Saboteur (Debuffs)
First Skill: Debuff 1 (Attack/Defense/Agility) Decreases target’s attribute by an amount for a set time. Is cancelled by the buff that affects the same stat. You choose an attribute when you chose the skill. For example, Alex’s Debuff 1 is Debuff Attack.
Second Skill: Ailment 1 (Anything but Poison or Enervation)
Third Skill: Debuff 2 – Gain another debuff skill.
Fourth Skill: Area of Effect Debuff 1 – Does your first debuff’s effect to everyone within your area of effect. As with other AoE skills, is more efficient once you affect more than two targets.
Fifth Skill: Draining Effect (Poison or Enervation), Poison drains a character’s health by a percentage at the end of each of that character’s turns, and cannot kill a character. (subject to change) Enervation drains a character’s SP by a percentage at the end of each of their turns, can reduce SP to 0.

Progression continues.


Support? (Buffs)
Buff 1 (Attack/Defense/Agility) – Choose one attribute when you gain this ability, you are able to increase that attribute by an amount for a set time. Cancelled out by the same debuff.
Cure Ailment – Cures all ailments on the target other than Dizzy, Poison, and Enervation.
Buff 2
Cure Ailment (Party) – Cures all ailments on the party other than Dizzy, Poison, and Enervation.
AoE Buff 1

I’m debating how well a character of this class should be able to combat a Saboteur (Debuffer), since that is their primary use. The benefit of having a Saboteur on your team is that your opponents are in serious trouble if they do not have a character of this class.


I’d like to think that abilities need to be kept exclusive. The reason being, is because I’d like to have avatars (persona) be multiclass. For example, the Main character in Persona 4’s default persona, Izanagi seems—to me—to be a Wizard/Saboteur/Buffer. I’m motivated to encourage multiclassing because It allows players to make their own “classes” with what is given to them. I’m not hellbent on having (forcing was my original plan) multiclassing in the system… I just think it fits. Multiclassing, how I invisioned it, would have avatars feature a primary class and two secondary classes. I was waiting to develop this notion until I had expanded upon the system more and had a better idea of how everything else works.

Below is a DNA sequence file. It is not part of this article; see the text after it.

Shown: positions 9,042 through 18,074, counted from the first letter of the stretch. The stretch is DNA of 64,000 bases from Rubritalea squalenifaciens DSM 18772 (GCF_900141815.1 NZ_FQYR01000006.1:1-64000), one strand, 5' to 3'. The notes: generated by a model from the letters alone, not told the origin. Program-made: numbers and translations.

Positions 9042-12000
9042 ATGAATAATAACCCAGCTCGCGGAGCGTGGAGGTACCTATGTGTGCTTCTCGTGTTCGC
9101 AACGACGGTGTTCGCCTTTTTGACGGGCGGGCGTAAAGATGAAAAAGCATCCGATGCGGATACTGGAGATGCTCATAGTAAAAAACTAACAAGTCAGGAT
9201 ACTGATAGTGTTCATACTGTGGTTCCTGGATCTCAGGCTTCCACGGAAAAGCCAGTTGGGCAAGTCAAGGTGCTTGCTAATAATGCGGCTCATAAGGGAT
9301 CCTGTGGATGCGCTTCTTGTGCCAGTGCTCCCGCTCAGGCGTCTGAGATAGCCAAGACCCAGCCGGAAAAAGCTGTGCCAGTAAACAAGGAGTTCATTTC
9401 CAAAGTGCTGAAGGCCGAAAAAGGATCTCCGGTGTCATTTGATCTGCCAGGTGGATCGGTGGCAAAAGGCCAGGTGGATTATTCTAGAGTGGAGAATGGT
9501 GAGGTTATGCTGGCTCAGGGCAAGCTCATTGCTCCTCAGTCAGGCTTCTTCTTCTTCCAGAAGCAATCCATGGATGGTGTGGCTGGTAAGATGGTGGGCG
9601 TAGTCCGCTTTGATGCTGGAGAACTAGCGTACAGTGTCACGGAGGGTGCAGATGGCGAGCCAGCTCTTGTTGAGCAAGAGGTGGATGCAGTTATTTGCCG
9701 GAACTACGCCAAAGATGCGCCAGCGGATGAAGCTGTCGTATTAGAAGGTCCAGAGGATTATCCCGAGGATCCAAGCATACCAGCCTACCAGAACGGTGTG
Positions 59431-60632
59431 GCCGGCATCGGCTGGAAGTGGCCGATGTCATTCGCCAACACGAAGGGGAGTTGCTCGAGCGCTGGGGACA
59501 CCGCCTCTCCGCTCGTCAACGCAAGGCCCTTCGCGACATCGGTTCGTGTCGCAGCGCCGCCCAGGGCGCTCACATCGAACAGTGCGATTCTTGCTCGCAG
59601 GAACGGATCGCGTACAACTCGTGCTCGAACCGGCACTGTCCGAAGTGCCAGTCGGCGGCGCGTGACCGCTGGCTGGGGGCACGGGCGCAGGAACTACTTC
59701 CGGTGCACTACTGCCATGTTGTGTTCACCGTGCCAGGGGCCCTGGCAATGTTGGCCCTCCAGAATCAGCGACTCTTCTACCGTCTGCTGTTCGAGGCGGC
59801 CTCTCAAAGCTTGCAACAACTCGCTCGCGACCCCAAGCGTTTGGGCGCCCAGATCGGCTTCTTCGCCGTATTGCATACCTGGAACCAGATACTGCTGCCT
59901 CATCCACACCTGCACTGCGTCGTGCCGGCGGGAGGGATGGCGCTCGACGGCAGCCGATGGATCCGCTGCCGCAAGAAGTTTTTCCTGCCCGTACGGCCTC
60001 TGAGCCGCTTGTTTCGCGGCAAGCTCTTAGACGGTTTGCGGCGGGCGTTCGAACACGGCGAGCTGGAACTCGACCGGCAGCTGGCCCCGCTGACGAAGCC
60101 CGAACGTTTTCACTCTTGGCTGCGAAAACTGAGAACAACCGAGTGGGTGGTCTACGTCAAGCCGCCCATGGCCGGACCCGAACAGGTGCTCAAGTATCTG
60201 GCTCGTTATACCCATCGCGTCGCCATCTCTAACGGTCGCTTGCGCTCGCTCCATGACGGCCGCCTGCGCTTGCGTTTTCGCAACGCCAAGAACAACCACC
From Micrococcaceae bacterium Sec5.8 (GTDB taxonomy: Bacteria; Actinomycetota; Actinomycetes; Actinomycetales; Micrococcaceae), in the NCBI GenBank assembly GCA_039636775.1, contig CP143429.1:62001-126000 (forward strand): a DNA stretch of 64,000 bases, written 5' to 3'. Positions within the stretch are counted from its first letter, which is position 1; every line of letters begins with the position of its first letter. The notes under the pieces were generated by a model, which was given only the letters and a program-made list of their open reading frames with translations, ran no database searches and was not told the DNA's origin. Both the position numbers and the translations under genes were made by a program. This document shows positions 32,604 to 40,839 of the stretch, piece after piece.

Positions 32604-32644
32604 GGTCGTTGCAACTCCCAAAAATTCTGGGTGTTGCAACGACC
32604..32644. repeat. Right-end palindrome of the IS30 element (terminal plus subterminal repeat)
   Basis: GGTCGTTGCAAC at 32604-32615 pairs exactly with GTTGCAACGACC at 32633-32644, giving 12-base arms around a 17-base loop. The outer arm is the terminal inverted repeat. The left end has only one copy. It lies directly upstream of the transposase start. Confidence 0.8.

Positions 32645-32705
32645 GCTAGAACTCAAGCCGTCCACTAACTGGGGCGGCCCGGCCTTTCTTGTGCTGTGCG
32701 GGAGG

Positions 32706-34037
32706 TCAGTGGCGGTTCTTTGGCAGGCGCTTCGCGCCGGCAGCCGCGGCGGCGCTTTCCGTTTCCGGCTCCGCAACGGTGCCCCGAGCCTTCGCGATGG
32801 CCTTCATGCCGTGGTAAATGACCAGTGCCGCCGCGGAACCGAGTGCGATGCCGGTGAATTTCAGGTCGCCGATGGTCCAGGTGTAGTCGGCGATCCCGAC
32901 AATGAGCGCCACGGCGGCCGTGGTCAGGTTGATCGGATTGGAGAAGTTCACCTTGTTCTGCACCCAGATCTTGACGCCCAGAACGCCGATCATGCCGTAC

The reason I’m not assigning numbers to abilities is because I have no point of reference. I don’t know how much damage 25 damage is, and whether or not it can kill a level one character.

Please, tell me what you think.

2008-12-19, 02:40 AM
I'm at a loss concerning abilities and dice.

I want a character's speed to be a consistent number. The reason behind this lies in how I wanted to handle many abilities' ranges. The first ability I gave a range was one I called Martyrdom:

Martyrdom -- If at any point in time, an ally within your range of movement* would receive a killing blow, you may take that character's place. In order to do so, you must first move that character to an open adjacent space or knock that character down, then occupy the space that they were threatened in. A character may attempt to prevent you from saving them.* If you successfully move an ally or knock them down, you become the recipient of the attack. If an attack you would receive from Martyrdom would kill you, you instead fall to 0 health and become unconscious, you are stable.

Of course, this is extremely wordy, and I'm sure some of the abilities functions would be understood with a fleshed out rules system, but I tried to make its function understandable by itsself.

* Both of these items reference things that reference abilities. I would like for a character's movement range to be based off of his or her abilities. Shoving an ally out of a fatal attack's way and them resisting obviously requires a contest of sorts. Dice would likely be involved here, and stats would definitely modify them.

Now, to prevent characters from absolutely focusing on one ability, I made the decision to include a character's movement range in their spellcasting range. The thing is, I'd like to not make this range exclusively speed based, as it requires the mage become fast if (s)he wants to have a decent range to his(her) spells.

What do you think (about the classes, and) about having speed be a factor in spells' ranges? What about abilities and dice? Should I just use another systems abilities and dice? Should I be trying to convert another system?

2008-12-19, 02:27 PM
Unfortunately, I haven't played any of the games to which you refer, but as far as mechanics are concerned, a movement-based ability would presumably involve something requiring you to touch or assault your target. You can add additional stats if you want characters to be able to affect things without running up to them. I have yet to see a game system where a character's skill at magic does not directly correlate to their magical power, and this is an element I dislike about many magic systems. A 'finesse' stat applicable to magic users should be fine as a basis for ranges for other powers.